The University of Richmond welcomes students from all over the country and the world. The University definitely has a big appeal and draw from the northeast quadrant of the United States. Freshman Aaron Winkler falls into that category, as the New York native had heard of Richmond on several occasions.
"I heard the Richmond name a lot around my high school, it's definitely a popular school around my area," he said.
So it did not take Winkler long to know he could make Richmond home for the next four years as the University combined academics and the sport he loves.
"I wanted to go to a school where I could take advantage of being at a top academic school while also being able to play baseball, so it was a good fit," he said.
The game is in his blood as Winkler has been around the game for as long as he can remember. When he was about four years old, living in Long Island, he remembers his dad throwing him wiffle balls and he would try to hit it over the trees. He also has a family tie to the game as his dad was a pitcher when he was growing up, and he's been able to offer him some tips along the way.
"Most of the stuff that I know, I learned from him," Winkler said.
Winkler has not always found his place on the mound. It wasn't until his sophomore year in high school that he moved from the field into a pitching role.
Each fall, the incoming freshmen (and transfer) baseball players are given a couple weeks to work out and practice with the team. The transition proves to be fundamental in the transition for those freshmen as they learn the difference in the game from the high school to the collegiate level.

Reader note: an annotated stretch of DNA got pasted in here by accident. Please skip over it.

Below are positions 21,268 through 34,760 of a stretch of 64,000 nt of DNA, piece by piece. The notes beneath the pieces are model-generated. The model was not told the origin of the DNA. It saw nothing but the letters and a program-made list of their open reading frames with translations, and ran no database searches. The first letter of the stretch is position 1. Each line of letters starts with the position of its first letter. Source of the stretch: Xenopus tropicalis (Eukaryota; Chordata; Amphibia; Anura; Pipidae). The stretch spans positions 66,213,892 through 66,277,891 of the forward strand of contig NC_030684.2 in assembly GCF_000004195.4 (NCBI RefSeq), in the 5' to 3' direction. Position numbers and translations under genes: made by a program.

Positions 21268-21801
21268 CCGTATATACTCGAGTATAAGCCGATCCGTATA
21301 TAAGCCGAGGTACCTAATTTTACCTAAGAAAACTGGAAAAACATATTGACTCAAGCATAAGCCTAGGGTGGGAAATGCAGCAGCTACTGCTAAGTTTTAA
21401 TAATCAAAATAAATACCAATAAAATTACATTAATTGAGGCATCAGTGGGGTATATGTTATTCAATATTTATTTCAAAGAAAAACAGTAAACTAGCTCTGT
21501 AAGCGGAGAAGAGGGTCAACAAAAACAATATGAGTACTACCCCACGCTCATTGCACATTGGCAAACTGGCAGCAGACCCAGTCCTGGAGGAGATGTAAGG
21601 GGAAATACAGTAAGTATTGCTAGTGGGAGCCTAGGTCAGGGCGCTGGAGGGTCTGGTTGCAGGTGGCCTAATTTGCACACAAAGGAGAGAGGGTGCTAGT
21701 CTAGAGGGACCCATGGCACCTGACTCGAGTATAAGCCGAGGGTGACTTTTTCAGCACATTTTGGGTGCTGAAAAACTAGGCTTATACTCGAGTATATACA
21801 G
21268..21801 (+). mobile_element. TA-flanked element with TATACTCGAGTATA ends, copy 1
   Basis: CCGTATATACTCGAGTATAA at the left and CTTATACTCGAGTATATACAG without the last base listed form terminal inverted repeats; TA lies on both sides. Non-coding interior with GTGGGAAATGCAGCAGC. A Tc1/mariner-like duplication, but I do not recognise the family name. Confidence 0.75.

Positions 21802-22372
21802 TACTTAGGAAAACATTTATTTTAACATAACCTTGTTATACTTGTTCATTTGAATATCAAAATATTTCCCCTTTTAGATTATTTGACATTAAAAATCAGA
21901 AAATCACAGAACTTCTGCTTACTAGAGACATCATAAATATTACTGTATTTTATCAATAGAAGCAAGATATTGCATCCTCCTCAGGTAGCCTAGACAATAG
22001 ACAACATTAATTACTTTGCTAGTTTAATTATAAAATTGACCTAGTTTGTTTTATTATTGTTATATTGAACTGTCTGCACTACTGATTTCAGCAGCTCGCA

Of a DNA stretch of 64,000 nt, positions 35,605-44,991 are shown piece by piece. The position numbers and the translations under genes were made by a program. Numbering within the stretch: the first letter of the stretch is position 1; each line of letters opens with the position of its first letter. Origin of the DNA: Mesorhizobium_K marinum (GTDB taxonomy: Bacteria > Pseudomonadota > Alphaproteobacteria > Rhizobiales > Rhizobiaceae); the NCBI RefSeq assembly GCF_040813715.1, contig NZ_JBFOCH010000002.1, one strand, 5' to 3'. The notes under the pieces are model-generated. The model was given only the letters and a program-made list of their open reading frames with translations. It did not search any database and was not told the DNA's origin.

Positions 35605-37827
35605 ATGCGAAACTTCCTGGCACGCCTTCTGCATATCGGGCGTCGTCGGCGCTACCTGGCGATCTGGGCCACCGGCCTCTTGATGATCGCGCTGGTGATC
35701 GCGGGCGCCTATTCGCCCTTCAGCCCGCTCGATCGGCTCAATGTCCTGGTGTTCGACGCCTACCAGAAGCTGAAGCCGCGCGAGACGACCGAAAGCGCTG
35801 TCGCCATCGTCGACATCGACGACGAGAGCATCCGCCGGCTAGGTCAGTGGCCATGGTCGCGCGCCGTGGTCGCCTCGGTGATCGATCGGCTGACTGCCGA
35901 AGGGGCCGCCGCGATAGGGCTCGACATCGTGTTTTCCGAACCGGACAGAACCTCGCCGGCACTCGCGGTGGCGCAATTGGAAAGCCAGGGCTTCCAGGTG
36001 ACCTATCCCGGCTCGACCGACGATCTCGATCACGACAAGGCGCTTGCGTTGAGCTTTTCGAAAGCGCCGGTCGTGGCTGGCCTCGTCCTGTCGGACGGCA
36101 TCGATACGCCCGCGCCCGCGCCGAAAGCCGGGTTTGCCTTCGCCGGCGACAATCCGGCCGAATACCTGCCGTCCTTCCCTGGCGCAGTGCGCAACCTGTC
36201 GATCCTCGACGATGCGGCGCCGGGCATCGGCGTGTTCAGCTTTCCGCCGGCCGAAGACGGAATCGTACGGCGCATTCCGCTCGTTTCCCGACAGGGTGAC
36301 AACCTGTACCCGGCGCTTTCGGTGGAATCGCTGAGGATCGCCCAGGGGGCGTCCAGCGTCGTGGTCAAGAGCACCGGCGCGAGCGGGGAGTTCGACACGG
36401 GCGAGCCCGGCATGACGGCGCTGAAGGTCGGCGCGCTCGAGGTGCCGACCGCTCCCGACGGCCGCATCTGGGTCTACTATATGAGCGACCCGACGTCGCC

"In high school, I guess you would say I was considered more of a power pitcher, and here I'm the opposite," Winkler said. "Also in high school I could make mistakes and it wouldn't really matter because maybe only one or two guys could really take advantage of it. Now if I were to make a mistake, literally every single person would have a double or a home run. It's a lot different."
Not only is there an adjustment period on the athletic side, but there is a transition academically as well and learning the demands of being a student-athlete.
"Honestly it's just planning out when I'm going to do my homework, and prioritizing what needs to be done first and what needs the most attention," he said. "It was tough in the beginning because I didn't know many of my teachers, but I was encouraged by Courtney [Hughes] to go talk to them, and that really helped me a lot. It was great to get to know them and figure out exactly what they were looking for rather than me try to guess what they wanted."
Winker and the Spiders kick off their first practice of the spring on Friday (January 27) before opening the season with defending national champion, Coastal Carolina on February 17.
"I'm looking forward to that first game and beating Coastal Carolina," Winkler laughed. "They are the national champions, why not. I'm just really excited to see how we play against the best teams - we have Coastal, North Carolina, Maryland, Virginia, Texas - it's going to be fun to see how we compare to those teams."